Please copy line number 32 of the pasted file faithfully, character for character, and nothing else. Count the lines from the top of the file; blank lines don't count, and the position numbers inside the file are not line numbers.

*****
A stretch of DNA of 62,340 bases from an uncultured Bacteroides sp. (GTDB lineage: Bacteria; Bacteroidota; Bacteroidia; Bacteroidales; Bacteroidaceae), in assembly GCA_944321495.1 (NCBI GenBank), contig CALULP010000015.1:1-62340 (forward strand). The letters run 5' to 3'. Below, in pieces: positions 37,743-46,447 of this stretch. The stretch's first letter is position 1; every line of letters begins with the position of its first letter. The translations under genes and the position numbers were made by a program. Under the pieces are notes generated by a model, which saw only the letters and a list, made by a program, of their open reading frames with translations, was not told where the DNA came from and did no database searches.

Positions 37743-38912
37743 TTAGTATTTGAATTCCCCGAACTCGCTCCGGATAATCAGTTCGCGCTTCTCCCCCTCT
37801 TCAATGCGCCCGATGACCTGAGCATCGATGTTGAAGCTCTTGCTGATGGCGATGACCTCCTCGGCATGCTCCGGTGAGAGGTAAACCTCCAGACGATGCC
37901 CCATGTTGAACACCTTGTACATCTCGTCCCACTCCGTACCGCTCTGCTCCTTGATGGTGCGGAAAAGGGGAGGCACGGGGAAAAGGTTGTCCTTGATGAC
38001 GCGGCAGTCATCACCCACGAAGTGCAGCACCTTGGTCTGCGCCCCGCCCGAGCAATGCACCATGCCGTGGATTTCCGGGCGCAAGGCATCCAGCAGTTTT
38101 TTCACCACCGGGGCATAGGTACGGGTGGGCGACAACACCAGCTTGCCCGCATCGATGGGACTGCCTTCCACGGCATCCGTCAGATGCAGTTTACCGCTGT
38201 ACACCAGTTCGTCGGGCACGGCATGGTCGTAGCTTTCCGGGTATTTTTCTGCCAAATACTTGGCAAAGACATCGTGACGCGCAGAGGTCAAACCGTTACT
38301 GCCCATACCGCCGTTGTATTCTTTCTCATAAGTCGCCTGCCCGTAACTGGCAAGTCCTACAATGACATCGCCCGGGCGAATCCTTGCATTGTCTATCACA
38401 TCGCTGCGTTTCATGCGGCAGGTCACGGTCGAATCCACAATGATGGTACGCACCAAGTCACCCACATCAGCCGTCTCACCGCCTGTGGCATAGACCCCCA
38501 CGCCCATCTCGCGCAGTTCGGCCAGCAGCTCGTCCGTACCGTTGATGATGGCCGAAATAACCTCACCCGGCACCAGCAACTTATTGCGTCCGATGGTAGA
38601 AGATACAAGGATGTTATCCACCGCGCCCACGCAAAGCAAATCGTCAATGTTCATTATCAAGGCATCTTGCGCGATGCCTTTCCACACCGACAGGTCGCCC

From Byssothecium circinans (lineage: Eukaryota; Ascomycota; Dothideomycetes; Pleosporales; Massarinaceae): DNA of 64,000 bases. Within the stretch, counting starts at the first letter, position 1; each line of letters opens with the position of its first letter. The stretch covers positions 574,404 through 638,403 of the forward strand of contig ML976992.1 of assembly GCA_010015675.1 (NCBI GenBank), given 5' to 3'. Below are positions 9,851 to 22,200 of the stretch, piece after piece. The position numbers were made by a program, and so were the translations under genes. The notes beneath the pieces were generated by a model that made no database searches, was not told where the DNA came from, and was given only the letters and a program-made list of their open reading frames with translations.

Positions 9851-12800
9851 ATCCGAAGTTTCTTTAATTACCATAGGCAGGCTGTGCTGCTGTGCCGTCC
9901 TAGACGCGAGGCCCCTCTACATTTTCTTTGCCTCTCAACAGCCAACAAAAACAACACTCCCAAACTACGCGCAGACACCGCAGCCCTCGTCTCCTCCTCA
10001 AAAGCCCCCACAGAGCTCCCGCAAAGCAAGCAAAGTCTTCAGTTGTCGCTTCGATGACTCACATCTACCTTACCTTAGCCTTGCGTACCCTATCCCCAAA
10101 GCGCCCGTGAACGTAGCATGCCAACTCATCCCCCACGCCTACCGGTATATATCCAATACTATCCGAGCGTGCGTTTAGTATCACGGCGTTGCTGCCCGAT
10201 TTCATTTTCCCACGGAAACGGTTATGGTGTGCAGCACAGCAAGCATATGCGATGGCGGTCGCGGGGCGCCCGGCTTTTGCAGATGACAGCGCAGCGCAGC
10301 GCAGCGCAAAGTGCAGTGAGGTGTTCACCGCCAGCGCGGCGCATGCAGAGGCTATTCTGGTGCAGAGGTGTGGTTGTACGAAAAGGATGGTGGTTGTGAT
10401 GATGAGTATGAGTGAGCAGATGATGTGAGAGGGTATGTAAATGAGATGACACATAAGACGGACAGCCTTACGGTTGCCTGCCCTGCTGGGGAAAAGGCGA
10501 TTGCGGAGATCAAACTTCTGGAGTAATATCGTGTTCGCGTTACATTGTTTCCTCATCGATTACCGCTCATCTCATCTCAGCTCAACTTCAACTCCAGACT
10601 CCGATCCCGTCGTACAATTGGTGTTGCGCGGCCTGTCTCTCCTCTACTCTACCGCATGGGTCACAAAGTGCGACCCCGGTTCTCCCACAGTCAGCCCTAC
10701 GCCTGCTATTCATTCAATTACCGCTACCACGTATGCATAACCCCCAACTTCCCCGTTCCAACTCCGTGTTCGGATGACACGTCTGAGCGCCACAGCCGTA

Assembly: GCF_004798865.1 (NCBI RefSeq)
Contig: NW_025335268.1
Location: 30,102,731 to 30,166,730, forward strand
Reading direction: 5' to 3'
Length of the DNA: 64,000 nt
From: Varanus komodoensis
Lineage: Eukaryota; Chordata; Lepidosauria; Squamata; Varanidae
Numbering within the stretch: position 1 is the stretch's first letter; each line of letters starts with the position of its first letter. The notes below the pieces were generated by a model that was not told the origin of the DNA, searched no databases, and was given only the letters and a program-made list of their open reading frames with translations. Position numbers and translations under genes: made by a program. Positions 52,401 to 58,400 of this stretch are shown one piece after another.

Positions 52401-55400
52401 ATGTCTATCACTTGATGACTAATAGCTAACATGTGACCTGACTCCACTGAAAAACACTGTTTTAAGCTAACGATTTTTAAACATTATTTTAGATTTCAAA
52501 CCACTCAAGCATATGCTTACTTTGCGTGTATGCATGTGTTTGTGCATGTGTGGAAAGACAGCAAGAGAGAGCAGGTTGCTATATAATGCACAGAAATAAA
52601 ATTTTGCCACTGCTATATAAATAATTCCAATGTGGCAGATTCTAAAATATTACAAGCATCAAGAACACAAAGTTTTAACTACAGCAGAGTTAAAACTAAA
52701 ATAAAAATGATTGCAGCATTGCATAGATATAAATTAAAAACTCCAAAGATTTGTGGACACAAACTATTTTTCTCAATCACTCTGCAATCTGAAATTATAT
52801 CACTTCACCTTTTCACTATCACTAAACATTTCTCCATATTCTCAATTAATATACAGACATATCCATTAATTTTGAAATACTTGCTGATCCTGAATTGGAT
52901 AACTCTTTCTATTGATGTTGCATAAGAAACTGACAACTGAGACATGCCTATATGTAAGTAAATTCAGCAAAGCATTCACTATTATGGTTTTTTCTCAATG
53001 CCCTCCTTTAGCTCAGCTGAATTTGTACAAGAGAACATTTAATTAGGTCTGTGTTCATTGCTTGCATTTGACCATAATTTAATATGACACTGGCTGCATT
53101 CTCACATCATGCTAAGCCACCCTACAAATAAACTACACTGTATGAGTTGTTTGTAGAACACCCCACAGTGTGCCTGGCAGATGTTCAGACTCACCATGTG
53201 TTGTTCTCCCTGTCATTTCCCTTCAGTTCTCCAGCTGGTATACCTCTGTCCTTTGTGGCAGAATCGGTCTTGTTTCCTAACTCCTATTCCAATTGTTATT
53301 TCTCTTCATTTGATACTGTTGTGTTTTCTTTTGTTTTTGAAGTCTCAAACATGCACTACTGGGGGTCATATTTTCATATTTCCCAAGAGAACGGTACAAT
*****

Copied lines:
Numbering within the stretch: position 1 is the stretch's first letter; each line of letters starts with the position of its first letter. The notes below the pieces were generated by a model that was not told the origin of the DNA, searched no databases, and was given only the letters and a program-made list of their open reading frames with translations. Position numbers and translations under genes: made by a program. Positions 52,401 to 58,400 of this stretch are shown one piece after another.